Andy Beeforth said: “Two thousand households have been helped so far, some more than once. I’d like to encourage people to apply for a grant as and when they need it. We know from the last floods that it takes many months before people get back in their homes and need help to cover costs that they haven’t anticipated as well of the costs they do. Group applications are being considered once a month and once again, I’d encourage community groups who need help to apply.”

Groups can apply online and the closing date for the panel meeting on 19 April is 8 April.

Community groups which have already been awarded grants include:

In Allerdale

£4,000 – for a drop-in centre at Greta Gardens for Keswick Flood Action Group
£2,000 – for flood relief and prevention at Wigton Baths Trust
£15,000 – to replace junior non-turf wicket and practice area
£10,000 – supporting recovery from the floods at The Kirkgate Arts Centre
£10,000 – flood recovery project for Keswick Football Club
£10,000 – flood rescue equipment for Maryport Inshore Rescue Boat
£10,000 – The Bridge Cafe, King’s Church, Cockermouth
£1,048 – replacement kit for Keswick and District Community First Responders
£10,000 – restoration of club and bowling green for Fitz Park Bowling Green, Keswick
£15,000 – replacement walkway at YHA Keswick
£15,000 – flood advice and support for Citizen Advice Allerdale

In Carlisle

£15,000 – to support lost revenue while Carlisle Youth Zone is being rebuilt
£15,000 – flood repairs for Botcherby Community Centre
£4,500 – restoring allotments for Willowholme Allotment Society
£5,000 – replacing flood damaged staging at Crosby on Eden Parish Hall
In Copeland

£11,052 – to repair the pitch at Cleator Moor Celtic Football Club

In Eden

£500 – riverside restoration for Appleby Chamber of Trade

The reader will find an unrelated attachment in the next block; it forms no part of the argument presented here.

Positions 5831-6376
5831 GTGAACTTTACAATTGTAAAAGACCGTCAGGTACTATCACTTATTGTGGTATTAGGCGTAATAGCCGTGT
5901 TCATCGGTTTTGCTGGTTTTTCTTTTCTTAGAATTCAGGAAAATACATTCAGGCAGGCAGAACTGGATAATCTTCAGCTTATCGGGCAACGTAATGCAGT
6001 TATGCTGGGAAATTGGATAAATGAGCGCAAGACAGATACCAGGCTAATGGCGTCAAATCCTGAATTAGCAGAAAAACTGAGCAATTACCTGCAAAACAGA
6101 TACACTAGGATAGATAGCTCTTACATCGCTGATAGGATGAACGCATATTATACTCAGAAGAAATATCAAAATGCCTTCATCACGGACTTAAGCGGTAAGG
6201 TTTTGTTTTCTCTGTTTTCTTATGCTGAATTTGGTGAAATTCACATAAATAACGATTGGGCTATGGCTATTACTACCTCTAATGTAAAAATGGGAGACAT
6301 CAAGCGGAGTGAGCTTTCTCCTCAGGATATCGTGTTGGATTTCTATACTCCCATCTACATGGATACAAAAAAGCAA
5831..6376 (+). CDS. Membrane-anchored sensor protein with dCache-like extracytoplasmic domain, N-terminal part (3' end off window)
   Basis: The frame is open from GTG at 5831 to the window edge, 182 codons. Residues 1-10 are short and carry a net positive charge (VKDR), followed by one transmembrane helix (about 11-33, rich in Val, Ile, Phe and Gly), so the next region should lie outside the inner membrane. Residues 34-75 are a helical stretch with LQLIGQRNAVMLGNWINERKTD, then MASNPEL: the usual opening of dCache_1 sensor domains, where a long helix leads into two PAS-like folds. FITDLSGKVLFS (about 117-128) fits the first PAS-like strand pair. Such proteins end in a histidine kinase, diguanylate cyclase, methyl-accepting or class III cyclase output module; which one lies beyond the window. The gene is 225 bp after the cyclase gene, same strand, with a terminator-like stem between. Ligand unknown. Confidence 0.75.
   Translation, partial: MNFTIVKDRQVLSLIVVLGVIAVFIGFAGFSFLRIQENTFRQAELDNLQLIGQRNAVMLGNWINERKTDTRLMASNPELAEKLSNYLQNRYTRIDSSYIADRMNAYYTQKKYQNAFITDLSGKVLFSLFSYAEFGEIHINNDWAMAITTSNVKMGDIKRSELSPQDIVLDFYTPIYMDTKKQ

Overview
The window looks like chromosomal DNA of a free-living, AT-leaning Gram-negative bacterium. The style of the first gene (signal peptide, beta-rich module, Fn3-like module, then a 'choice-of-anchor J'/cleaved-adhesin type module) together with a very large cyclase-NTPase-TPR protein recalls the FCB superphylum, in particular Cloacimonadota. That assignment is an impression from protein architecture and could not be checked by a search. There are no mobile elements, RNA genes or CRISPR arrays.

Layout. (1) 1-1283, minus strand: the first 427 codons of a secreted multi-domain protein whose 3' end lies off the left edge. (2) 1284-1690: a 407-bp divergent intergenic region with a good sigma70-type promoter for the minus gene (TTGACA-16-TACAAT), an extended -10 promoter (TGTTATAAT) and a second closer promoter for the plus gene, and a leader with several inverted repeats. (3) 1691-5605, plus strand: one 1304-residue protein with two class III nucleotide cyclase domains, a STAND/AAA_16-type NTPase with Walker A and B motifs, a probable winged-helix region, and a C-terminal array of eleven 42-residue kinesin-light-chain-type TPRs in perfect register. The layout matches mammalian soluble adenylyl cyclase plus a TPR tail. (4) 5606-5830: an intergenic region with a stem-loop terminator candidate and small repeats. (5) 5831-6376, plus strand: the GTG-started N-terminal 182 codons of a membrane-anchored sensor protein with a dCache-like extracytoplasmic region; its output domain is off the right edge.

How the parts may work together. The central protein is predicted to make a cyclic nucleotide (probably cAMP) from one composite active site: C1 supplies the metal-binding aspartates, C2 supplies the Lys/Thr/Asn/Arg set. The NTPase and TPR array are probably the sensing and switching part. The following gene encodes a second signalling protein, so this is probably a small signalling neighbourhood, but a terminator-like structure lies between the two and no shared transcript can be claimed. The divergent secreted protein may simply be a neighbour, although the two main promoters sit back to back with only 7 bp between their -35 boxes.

£5,393 – flood damage repair, Lazonby and District Swimming Pool Association
£5,940 – renovation support for Appleby Scout Group
£2,000 – hosting Eden Flood Volunteers, Eden Arts Trust
£10,000 – damage repair for Patterdale Parish Council
£5,000 – county flood recovery for Eden Flood Volunteers

In South Lakeland

£12,050 – for a flood co-ordination officer for Age UK South Lakeland
£15,000 – flood restoration work at IBIS Sports and Social Club
£15,000 – for a Flood Relief Centre Manager at King’s Food Bank, Kendal
£5,000 – flood damage restoration for Ambleside Bowling Club
£5,000 – flood relief for The Armitt Library and Museum Centre
£15,000 – flood relief co-ordinators for Sandylands Methodist Church
£623 – direction signs following the floods at Staveley with Ings Parish Church
£15,000 – emotional support and counselling for those affected by floods, South Lakeland Mind
£11,325 – replacement jetty at YHA Ambleside
£20,000 – flood recovery co-ordinators for British Red Cross across Cumbria

You can donate by Just Giving

Or by sending a cheque made payable to Cumbria Community Foundation and sent to CCF, Dovenby Hall, Cockermouth, Cumbria, CA13 0PN.

Or send a text to 70070 with the message ‘FLUD15’ and a monetary amount. For example, ‘FLUD15 £10.’

The Flood Recovery Fund 2015 is open to anyone whose home has suffered significant structural damage or flooding or people who have lost work or income because of the storm or flood.

It has provided support for – cleaning up, emergency repairs, clothing, food and drink, heating and heating equipment, child care equipment and basic furniture.